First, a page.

Wednesday, April 29, 2009

An Estimate By Any Other Name

Terri Vajdi, a colleague of mine, sent me this response to my post on estimating. She always had the most thorough estimates I've seen in my career, so I have a lot of respect for what she has to say.

Since I drill down to assume the details of the requirements when it's missing, I equate this to all the missed requirements to a certain percentage. I read the requirements and try to envision the amount of code, junits, number of iterations, and unit testing for each iteration, Code Review and implementing the changes based on the Code Review, etc...
So, I come up with an estimate for each of these and then multiply it by the percentage/factor for the missing pieces. Add this the estimate for the missing pieces to my estimate to come up with the estimate that I turn over to my manager. In majority of cases, I break even and come close to the estimate that I have given. Of course, this is with putting a lot of overtime to meet my estimate. Remember we do not live in and ideal world and there are a lot of mishaps. This is just my two cents. Of course, I'm a quality oriented individual and I do not like to revisit my code once it's in Production. I figure that number of iterations after it has gone to Production is very very expensive. I'd rather spent it up front. So far, I've been able to stick to my methodology and have been able to spend my time wisely on other assignments once the code is in Production.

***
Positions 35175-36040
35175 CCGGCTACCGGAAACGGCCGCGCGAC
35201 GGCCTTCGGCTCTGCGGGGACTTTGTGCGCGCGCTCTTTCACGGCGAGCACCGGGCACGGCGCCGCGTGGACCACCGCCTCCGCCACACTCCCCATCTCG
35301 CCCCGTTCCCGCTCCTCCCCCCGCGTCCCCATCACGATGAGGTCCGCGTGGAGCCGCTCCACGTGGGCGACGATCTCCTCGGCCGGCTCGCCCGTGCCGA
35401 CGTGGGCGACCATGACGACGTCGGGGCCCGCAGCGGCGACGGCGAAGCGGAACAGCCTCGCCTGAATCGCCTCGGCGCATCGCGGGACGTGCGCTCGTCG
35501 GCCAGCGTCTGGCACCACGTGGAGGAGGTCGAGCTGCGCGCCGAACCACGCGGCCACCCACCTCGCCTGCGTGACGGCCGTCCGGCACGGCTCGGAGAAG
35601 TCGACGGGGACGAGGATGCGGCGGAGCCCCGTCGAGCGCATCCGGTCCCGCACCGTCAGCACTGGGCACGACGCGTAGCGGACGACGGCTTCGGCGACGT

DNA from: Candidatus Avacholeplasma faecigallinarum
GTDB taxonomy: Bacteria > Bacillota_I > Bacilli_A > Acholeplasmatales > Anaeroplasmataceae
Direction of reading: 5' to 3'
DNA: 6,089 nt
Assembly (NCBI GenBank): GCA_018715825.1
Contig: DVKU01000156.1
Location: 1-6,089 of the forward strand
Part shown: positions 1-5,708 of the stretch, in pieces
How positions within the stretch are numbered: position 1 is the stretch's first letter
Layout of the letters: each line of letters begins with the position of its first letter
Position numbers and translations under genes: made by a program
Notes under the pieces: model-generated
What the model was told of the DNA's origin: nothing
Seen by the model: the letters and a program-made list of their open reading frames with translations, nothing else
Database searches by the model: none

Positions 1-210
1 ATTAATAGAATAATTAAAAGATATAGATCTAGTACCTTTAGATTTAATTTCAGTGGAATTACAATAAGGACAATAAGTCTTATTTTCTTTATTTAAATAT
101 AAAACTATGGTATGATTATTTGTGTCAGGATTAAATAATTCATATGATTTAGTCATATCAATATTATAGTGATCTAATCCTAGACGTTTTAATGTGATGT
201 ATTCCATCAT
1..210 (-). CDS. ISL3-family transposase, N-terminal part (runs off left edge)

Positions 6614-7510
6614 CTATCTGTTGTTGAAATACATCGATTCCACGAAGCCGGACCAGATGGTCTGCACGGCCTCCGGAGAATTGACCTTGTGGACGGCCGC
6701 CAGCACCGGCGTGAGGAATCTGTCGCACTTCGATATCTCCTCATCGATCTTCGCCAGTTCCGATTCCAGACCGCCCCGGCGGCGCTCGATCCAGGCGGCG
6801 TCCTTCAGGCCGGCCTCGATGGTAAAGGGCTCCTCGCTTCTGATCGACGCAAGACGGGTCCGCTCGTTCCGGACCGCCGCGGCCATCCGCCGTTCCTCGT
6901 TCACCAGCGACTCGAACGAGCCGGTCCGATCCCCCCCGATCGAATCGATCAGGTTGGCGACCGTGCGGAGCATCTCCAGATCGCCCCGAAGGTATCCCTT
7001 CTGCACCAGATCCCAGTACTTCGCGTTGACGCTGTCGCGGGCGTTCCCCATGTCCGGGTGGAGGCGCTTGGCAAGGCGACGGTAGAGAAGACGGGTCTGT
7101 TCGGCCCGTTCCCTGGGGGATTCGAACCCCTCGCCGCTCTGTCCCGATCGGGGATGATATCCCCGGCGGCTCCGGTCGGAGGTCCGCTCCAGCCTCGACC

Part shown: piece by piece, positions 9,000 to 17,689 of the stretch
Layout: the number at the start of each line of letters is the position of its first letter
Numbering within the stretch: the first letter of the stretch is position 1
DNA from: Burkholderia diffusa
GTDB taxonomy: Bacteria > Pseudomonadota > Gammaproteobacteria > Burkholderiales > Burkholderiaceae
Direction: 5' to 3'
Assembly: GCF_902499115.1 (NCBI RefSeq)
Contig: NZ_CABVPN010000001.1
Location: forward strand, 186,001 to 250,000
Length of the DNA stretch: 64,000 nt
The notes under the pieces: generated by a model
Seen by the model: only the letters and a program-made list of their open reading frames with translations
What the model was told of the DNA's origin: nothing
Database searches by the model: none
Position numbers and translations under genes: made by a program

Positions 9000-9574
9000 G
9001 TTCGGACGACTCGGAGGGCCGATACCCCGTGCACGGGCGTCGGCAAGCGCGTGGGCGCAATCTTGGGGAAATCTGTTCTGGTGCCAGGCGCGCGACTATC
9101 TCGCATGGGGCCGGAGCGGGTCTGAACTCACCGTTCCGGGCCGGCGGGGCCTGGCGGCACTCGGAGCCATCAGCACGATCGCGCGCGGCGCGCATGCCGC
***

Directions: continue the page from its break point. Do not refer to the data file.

Sometimes I'm too eager and go light on my estimates which would mean even more work later and for which I've been criticized when the unknown issues would crop up and the project would run late. Terri has the right idea. She passed along this link:

Anyone else have "Estimation Stories" to share?
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